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Centrica is buying Kerr-McGee’s 4 North Sea oil fields

LONDON: Windsor-based British gas and electricity supplier Centrica is buying the entire stakes of U.S. oil and gas producer Kerr-McGee in four North Sea fields for 318.6 million pounds. Centrica, which owns British Gas, said the deal is part of its overall plan to increase ownership of oil and gas operations so that it can contain future energy price hikes.

The oil fields are Andrew, Brae, Buckland and Skene. It is estimated that these fields account for nearly 1.1 billion therms of gas and 11 million barrels of oil. Post-deal, Centrica will have 6.6 per cent stake in Andrew (operated by BP), 8 per cent in Brae (operated by Marathon), and one third in Buckland and Skene (operated by Exxon Mobil).

Centrica’s chief executive Roy Gardner said since the U.K is a net importer of gas, it is important for the company to be able to source gas from a wide and diverse range of options. The company had recently acquired a stake in the Canvey Island liquefied natural gas project.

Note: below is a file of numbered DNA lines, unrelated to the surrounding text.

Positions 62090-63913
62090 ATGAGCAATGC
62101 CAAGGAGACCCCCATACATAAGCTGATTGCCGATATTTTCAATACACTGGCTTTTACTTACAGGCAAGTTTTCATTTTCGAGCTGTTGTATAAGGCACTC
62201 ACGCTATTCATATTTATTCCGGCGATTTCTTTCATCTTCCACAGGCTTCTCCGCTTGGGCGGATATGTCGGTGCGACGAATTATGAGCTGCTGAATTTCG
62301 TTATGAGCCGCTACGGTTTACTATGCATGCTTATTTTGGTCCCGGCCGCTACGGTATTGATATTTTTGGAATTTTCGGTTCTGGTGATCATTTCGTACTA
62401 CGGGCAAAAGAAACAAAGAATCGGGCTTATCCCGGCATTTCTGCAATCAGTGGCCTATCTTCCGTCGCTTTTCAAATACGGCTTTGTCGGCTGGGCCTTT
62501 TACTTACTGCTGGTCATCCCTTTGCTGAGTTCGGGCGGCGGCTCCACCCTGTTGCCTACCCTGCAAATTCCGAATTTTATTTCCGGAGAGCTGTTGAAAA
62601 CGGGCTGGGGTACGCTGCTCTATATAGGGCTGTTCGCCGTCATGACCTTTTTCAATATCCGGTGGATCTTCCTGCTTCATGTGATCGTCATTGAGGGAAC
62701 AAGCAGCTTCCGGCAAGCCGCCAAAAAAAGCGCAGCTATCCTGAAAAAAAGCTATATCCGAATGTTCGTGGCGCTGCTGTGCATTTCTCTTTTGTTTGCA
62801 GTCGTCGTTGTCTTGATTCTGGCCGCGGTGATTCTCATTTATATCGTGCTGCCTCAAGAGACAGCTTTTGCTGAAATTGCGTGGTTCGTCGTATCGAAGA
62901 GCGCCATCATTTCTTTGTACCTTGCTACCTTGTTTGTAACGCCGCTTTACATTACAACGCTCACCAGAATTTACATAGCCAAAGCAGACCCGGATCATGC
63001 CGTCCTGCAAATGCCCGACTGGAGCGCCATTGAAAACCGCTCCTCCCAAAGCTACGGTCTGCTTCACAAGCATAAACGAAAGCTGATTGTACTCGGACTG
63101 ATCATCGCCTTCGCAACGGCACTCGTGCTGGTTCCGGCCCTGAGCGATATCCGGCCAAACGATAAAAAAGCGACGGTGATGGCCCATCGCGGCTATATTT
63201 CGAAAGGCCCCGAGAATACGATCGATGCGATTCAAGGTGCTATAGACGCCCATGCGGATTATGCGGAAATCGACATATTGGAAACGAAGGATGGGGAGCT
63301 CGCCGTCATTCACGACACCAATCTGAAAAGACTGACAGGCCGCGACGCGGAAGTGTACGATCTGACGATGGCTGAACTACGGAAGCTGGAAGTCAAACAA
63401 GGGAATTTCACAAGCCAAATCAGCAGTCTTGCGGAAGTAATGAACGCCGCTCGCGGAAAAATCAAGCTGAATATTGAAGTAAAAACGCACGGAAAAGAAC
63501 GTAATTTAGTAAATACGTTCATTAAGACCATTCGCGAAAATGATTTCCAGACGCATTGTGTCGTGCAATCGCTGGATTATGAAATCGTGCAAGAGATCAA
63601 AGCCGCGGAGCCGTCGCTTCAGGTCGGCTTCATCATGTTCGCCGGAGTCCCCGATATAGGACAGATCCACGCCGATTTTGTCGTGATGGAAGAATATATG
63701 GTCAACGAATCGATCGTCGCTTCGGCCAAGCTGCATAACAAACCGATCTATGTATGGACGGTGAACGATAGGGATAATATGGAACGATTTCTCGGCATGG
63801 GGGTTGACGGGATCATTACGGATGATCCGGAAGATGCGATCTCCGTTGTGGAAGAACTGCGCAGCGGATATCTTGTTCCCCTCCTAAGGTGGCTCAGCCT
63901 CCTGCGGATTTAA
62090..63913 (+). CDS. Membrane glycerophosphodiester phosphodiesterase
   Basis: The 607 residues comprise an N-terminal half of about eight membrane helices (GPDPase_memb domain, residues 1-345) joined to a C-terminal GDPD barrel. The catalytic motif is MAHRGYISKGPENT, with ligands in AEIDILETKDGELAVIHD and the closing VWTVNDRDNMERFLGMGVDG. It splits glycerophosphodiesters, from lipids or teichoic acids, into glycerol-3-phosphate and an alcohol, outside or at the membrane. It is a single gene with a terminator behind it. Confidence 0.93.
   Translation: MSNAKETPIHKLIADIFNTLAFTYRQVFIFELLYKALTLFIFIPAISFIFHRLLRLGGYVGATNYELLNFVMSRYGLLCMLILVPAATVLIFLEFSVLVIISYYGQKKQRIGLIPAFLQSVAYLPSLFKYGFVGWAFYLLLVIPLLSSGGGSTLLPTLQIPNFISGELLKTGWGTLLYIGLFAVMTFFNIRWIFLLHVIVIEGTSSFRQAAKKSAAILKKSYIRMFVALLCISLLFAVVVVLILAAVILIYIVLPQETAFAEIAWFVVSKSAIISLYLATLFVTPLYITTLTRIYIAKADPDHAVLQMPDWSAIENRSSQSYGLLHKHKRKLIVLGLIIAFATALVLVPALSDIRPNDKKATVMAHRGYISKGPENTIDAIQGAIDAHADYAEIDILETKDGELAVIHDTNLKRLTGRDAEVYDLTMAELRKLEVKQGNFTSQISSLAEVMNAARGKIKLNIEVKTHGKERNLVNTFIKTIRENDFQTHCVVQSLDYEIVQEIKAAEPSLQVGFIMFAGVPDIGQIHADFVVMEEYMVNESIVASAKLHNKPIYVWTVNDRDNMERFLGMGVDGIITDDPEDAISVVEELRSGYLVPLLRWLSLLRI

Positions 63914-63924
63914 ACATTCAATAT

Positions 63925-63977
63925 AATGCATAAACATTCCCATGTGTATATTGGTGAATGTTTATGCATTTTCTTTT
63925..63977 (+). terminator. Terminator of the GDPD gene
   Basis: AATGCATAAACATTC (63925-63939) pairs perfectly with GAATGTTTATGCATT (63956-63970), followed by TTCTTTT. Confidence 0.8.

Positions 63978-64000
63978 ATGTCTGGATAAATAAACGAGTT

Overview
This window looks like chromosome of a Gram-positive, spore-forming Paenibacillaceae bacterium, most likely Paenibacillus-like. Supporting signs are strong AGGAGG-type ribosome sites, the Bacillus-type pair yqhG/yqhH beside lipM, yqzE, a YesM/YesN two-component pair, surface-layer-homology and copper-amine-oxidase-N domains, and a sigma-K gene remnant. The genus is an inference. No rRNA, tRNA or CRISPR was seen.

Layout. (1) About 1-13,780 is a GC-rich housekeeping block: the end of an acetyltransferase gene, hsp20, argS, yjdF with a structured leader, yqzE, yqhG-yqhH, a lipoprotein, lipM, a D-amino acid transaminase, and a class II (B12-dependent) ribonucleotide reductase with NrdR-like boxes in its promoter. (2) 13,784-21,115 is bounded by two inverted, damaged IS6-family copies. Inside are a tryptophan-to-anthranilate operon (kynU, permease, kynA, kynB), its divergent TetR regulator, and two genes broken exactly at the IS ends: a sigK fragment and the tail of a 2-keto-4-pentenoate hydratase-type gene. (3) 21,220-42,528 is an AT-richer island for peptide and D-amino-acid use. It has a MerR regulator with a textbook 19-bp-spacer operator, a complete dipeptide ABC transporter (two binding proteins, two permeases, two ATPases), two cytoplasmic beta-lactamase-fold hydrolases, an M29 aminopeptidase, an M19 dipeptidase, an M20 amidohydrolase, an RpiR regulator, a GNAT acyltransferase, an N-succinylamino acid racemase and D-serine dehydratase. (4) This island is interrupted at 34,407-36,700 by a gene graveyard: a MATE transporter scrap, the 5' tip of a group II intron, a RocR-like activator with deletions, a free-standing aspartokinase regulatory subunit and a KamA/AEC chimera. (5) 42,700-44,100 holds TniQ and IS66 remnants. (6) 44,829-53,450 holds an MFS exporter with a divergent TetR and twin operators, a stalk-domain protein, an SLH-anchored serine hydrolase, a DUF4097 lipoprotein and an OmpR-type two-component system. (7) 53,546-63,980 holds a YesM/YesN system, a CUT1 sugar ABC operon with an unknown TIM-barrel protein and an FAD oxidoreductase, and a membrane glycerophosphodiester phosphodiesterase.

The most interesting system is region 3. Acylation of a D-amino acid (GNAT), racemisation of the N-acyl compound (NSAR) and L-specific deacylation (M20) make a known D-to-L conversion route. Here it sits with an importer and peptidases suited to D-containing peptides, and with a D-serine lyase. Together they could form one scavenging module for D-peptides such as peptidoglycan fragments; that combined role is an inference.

Kerr-McGee, headquartered in Oklahoma, has also divested some other North Sea oil assets to A.P. Moeller Maersk for $2.95 billion. The North Sea assets constituted as much as 20 per cent of the company’s oil reserves.

Centrica had revealed last year that it has earmarked 5 billion pounds for buy-outs of this nature. Said Gardner: “Today’s acquisition underlines our commitment to capitalize on suitable opportunities within the North Sea as part of our wider international strategy to secure future supplies for our British Gas customers.”

The company supplies some 60 per cent of Britain’s domestic gas. It has 12 million customers.

The funds generated from the sale will help Kerr-McGee to buy back 29 per cent of its shares from financiers Carl C. Icahn and Barry Rosenstein. The company had a long-drawn legal battle with Icahn.

An early starter in the North Sea, the company’s reserves there are said to be 242 million barrels. It has 1.2 billion barrels of oil-equivalent reserves, 50 per cent of which is in the U.S. and some in the Gulf of Mexico.

The company said it is intending to disinvest its Gulf of Mexico shelf properties and some other selected U.S. onshore properties.

The company’s chief operating officer Dave Hager said, “Our remaining oil and gas property portfolio will be weighted toward longer-life, less capital-intensive properties, with a large inventory of repeatable low-risk development projects, while still providing high-potential exploration prospects for future per-share growth.”

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